The impairment of the central nervous system can endanger you due to poor or cloudy judgment. The sedative effect of mixing alcoholic drinks and cannabis can be also overly sedating for some, and lead to exhaustion or passing out.

A Few of the Potential Risks of Cross Fading

Potential Risks of Cross Fading

Although those who cross fade usually mix alcohol and marijuana, there are countless other drugs, as well. Some cross-fade using depressants, such as prescription medications, such as amphetamines or benzodiazepines, and alcohol.

Others might prefer a speedball – mixing heroin and cocaine. The potent stimulant mixture is a very dangerous method of cross-fading.

Regardless of the drug of choice, this form of substance abuse is incredibly dangerous. Here are some adverse health consequences:

Combining Alcohol and Drug Abuse Means Increased Impairment

Drinking alcohol and driving are among the riskiest of all behaviors after one has cross-faded. But when one starts to mix alcohol and weed, the risk becomes even more significant. Both alcohol and too much THC can lead to decreased motor skills. Using multiple substances together can intensify the effects.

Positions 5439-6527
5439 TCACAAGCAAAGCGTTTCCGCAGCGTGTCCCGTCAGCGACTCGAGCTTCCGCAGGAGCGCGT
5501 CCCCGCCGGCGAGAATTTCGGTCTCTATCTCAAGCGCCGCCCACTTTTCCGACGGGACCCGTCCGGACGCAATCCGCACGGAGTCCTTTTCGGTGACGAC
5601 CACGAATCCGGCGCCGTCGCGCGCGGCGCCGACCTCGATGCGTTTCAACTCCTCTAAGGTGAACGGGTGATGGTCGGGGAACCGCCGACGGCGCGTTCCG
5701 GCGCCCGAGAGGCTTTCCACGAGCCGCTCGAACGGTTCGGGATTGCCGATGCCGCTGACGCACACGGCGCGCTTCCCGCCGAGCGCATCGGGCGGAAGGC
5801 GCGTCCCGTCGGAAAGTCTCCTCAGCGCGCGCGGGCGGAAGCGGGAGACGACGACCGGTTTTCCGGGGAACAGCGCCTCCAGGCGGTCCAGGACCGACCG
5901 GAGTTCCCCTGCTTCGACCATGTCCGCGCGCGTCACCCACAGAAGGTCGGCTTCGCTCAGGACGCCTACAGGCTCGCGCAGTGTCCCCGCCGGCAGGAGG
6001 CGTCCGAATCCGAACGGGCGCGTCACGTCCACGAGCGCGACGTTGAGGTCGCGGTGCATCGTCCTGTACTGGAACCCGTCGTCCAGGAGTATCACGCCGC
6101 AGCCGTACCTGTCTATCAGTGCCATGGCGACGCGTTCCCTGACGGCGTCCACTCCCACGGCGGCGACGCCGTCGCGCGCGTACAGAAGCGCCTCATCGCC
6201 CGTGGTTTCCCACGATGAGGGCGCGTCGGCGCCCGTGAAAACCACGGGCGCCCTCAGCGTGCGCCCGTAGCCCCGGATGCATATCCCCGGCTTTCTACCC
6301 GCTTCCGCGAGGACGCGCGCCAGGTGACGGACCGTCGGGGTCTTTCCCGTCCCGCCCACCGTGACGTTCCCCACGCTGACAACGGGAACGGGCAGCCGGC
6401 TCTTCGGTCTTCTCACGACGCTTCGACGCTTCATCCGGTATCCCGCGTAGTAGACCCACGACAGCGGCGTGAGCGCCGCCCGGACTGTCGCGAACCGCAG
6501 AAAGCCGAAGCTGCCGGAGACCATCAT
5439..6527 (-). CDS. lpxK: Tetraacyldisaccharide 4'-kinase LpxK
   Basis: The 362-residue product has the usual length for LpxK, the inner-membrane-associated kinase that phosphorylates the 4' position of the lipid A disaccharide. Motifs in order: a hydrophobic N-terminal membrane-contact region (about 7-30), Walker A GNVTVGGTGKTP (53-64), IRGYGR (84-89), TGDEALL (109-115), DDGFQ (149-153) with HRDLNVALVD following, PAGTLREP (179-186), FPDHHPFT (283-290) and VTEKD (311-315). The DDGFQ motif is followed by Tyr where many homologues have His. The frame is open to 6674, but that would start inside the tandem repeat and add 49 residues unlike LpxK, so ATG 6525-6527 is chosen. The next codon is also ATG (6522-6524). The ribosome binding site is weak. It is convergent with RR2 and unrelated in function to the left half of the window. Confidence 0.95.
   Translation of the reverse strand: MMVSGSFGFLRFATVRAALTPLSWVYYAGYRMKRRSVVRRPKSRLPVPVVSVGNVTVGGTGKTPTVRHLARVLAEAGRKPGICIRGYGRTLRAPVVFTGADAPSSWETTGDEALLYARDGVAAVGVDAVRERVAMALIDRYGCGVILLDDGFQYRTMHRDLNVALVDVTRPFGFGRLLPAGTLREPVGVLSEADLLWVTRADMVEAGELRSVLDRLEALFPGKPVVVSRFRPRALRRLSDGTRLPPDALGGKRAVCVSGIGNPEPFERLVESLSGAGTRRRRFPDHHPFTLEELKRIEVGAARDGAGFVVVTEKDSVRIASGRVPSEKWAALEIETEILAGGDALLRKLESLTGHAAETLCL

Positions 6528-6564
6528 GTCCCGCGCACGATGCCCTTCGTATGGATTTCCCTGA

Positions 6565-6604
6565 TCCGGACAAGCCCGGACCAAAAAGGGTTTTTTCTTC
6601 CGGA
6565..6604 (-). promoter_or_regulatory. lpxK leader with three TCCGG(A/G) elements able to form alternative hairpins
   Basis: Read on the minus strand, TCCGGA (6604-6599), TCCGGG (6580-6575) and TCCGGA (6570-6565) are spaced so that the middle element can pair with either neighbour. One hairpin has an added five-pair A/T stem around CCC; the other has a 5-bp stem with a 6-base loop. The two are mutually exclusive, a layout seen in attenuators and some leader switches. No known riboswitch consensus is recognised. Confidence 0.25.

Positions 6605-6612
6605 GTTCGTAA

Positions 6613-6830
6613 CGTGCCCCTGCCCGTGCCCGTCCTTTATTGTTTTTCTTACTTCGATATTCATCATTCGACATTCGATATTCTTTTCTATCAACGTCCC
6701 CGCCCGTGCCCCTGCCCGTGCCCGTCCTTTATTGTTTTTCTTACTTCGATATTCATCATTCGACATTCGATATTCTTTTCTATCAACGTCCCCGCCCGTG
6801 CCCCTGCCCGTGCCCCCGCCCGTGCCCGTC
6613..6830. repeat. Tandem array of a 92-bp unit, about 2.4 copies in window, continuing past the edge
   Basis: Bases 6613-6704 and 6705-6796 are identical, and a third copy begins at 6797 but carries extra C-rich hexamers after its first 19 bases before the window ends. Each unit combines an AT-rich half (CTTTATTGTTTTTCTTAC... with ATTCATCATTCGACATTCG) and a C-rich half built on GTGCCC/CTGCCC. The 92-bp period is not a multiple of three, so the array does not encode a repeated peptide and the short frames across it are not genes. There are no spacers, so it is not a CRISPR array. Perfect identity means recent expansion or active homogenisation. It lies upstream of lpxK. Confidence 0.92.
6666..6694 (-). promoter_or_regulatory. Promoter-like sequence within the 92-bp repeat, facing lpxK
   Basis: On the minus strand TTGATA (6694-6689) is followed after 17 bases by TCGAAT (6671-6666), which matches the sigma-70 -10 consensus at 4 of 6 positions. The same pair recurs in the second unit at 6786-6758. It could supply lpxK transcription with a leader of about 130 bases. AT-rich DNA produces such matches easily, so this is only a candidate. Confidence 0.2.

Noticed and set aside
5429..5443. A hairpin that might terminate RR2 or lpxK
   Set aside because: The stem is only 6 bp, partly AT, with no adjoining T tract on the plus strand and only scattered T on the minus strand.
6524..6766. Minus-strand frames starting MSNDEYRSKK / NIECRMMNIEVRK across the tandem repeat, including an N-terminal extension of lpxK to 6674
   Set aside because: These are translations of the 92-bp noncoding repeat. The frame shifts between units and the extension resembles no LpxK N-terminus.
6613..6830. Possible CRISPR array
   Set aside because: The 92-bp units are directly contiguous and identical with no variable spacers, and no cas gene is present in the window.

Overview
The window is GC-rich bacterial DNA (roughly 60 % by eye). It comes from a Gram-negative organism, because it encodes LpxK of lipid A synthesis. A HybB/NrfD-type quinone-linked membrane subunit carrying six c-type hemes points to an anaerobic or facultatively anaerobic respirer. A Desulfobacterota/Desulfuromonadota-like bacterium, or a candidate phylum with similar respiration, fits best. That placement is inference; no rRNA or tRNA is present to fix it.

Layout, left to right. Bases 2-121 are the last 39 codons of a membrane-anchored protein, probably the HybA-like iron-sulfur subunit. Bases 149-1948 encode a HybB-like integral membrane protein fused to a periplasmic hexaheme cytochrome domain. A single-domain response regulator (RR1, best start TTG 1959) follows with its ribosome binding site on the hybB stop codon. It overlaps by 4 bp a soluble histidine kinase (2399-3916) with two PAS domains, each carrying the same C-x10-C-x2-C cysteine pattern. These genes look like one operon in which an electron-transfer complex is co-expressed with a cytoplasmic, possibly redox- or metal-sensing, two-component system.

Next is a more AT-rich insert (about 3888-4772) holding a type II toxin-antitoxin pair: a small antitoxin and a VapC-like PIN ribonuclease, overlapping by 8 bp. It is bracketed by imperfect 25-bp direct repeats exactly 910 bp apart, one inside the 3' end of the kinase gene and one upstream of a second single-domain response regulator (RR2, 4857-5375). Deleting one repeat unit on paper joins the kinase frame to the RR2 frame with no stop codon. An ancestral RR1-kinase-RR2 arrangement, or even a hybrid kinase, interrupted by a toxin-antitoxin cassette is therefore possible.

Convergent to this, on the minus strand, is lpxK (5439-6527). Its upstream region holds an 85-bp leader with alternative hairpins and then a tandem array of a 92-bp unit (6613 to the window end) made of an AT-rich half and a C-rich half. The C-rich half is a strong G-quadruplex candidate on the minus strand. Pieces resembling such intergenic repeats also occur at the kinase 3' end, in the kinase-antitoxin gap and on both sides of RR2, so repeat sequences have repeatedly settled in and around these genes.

Too Much Alcohol and Weed May Lead to Greening Out

When someone drinks alcohol and uses marijuana to excess, it can trigger “greening out.” Meaning: intense nausea and vomiting and a loss of sense of time and place.

Both the alcohol intoxication and the THC in the weed amplify one another’s effects during cross-fading. That can overwhelm the body. Other associated symptoms of a green-out are dizziness, sweating, and dehydration.

Mixing Alcohol and Marijuana Can Cause Blacking Out, Putting You in Greater Danger